Can Golfers Clear A Tree By Hitting It With A Golf Ball?
Explanation: Insiders at Augusta National Golf Club, home of the Masters Tournament, fondly refer to a loblolly pine at the 17th hole as "Ike's Tree." President Eisenhower apparently hit golf balls into that tree so many times while playing, they bestowed the arboreal nickname in his honor. But according to golf lore, the former president should've been able to clear that pine far more often.
A famous golf saying of unknown origin states that trees are 90 percent air — that means the odds should rest in a player's favor to clear a tree that's standing between the golf ball and the green. MythBuster Tory Belleci teed off into the trees at Pebble Beach's famous golf course to find out whether the tip is really a hole-in-one.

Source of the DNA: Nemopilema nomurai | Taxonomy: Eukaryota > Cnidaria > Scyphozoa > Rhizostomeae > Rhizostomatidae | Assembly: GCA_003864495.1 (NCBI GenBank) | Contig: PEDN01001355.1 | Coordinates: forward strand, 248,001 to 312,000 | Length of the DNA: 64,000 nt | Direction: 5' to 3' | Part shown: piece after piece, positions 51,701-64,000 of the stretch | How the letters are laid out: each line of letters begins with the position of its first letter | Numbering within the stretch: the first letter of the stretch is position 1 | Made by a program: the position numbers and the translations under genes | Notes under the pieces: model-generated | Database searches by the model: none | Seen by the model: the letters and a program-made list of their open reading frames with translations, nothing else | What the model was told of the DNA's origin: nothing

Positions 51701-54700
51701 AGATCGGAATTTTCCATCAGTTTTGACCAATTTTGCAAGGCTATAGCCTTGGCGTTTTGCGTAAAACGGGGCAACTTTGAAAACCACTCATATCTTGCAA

Tory went on a golf ball hitting spree alongside the MythBusters' compressed air golf-ball launcher to see how many balls each could get past a tree that was in their way on the course. If the saying was solid, Tory and the golf ball gun could've each lobbed 90 out of 100 balls through the foliage for a 90 percent success rate. Tory bested the machine, landing 27 balls on the other side, compared to the golf ball launcher's 24.
But in this battle, the myth was the real loser. By MythBusters calculations, the golf saying should be revised to state that trees are only around 25 percent air, and golf players should revise their approach: When you encounter a tree on the links, it's probably a better bet to go around.